You can go on to say that you look forward to hearing from him and of course should he issue proceedings without responding that you will bring the email to the attention of the court with respect to costs.

Joshua :

Head your email "WITHOUT PREJUDICE SAVE AS TO COSTS"

Customer:

great idea, and then attach a note with the cheque saying in full and final settlement? And should I photograph it too, otherwise he can say I ddint attach the note to the cheque and he never saw the terms?

Joshua :

Note is note needed. Providing the letter states cheque enclosed in Full and final settlement... as above this is satisfactory. You do not need a further note attached to the cheque. Do keep a copy of the letter however.

Customer:

Ok, thanks .. and in the worst case scenario, say in 3 months the cheque has not been cashed and he starts proceedings to get 3 x the deposit amount from me, how likely is it that he will succeed in your opinion please?

Customer:

I'm broke!

Customer:

Also, considering the heavy medication (valium, anti deppresent and ant-psychotic) and NHS psychotherapy that I was undergoing back then?

Joshua :

He is likely to win I regret under the provisions of the Localism Act - the government have sought to put in place an effective punishment for landlords who innocently or not fail to protect deposits - but it would be my hope that if you can demonstrate that the failure was innocent and down to extenuating circumstances and that you offered to be reasonable and the tenant is exploiting rights opportunisitcally that a judge would limit the compensation to the minimum - namely one times compensation

Customer:

so -he gets the deposit back, and then another amount of deposit? Or just the original amount?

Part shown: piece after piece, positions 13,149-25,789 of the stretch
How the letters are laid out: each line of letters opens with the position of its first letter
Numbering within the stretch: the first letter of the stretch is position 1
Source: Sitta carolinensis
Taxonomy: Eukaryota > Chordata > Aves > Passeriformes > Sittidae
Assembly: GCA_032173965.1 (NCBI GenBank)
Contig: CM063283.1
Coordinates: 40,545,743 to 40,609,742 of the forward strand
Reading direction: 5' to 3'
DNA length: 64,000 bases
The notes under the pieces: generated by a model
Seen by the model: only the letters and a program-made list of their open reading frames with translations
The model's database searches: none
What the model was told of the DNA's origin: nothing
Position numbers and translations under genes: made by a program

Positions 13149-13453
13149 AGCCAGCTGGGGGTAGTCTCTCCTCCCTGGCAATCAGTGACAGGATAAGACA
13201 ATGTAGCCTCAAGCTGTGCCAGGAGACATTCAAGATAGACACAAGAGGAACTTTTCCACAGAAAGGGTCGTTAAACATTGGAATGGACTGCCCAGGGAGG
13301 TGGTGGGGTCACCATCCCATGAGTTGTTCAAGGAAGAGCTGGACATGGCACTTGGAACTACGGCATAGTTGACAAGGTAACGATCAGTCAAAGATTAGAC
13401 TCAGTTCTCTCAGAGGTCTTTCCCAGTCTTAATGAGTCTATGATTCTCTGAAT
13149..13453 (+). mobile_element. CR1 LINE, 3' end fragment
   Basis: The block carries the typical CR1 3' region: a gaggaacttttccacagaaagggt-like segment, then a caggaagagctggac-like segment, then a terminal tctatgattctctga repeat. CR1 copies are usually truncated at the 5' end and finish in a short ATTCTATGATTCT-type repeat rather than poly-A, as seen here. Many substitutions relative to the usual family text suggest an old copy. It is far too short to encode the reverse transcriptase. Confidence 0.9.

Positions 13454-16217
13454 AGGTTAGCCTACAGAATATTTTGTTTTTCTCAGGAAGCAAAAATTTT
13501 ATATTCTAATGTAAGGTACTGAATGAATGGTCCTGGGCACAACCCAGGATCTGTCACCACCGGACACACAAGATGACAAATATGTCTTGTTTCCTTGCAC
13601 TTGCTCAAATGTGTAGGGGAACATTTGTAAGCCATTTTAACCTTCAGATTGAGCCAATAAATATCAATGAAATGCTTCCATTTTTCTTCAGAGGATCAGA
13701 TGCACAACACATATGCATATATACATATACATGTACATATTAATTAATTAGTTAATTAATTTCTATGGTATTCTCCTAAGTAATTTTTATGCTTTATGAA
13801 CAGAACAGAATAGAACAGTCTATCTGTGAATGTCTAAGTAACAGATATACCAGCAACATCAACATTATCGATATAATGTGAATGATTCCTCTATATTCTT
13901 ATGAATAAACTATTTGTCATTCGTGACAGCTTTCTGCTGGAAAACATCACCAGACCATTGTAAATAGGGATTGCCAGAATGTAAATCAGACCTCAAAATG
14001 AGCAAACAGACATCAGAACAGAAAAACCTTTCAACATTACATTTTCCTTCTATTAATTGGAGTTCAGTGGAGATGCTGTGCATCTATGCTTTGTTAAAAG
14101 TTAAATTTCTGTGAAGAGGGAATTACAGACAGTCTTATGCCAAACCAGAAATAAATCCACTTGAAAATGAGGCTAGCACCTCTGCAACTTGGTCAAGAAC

Joshua :

notwithstanding the above if he goes to court he can sue for the original deposit and up to three times the deposit on top in compensation - the amount being up to the discretion of the judge. The minimum compensation he is allowed to order is one times the amount in compensation on top of the deposit.

Customer:

oh, and I think he knows this. I do think thats what he will try to do. Is it at all possible that the judge will just rule that he takes his cheque and stops complaining?

Customer:

or is it pretty much guarentted that this man will stand to profit from taking me to court?

Customer:

Btw, thanks for all of this.. much appreciated!

Joshua :

Unfortunately the best the judge is allowed to do is award one times compensation if he finds the deposit was not protected. The Localism Act is quite restrictive. This was because the courts did pretty much exactly what you suggest with the previous legislation and the government got cross that the courts were effectively making the tenant protection toothless. So they legislated tough.

Joshua :

If he is not desperate for money and knows his rights he can profit here potentially. Your hope will be that he is not fully aware of what banking a cheque will do and that the temptation to do so will be too strong. It can often be the case but everyone is different

Joshua :

A pleasure. I hope you are successful in achieving a settlement as above./

Joshua :

Does the above answer all your questions or is there anything I can clarify or help you with any further?

Customer:

Nope, I really appreciate all of your advice. Thanks again and good night.

Joshua, Lawyer
Category: UK Property Law
Satisfied Customers: 24527
Experience: LL.B (Hons), Higher Prof. Dip. Law & Practice
Joshua and 3 other UK Property Law Specialists are ready to help you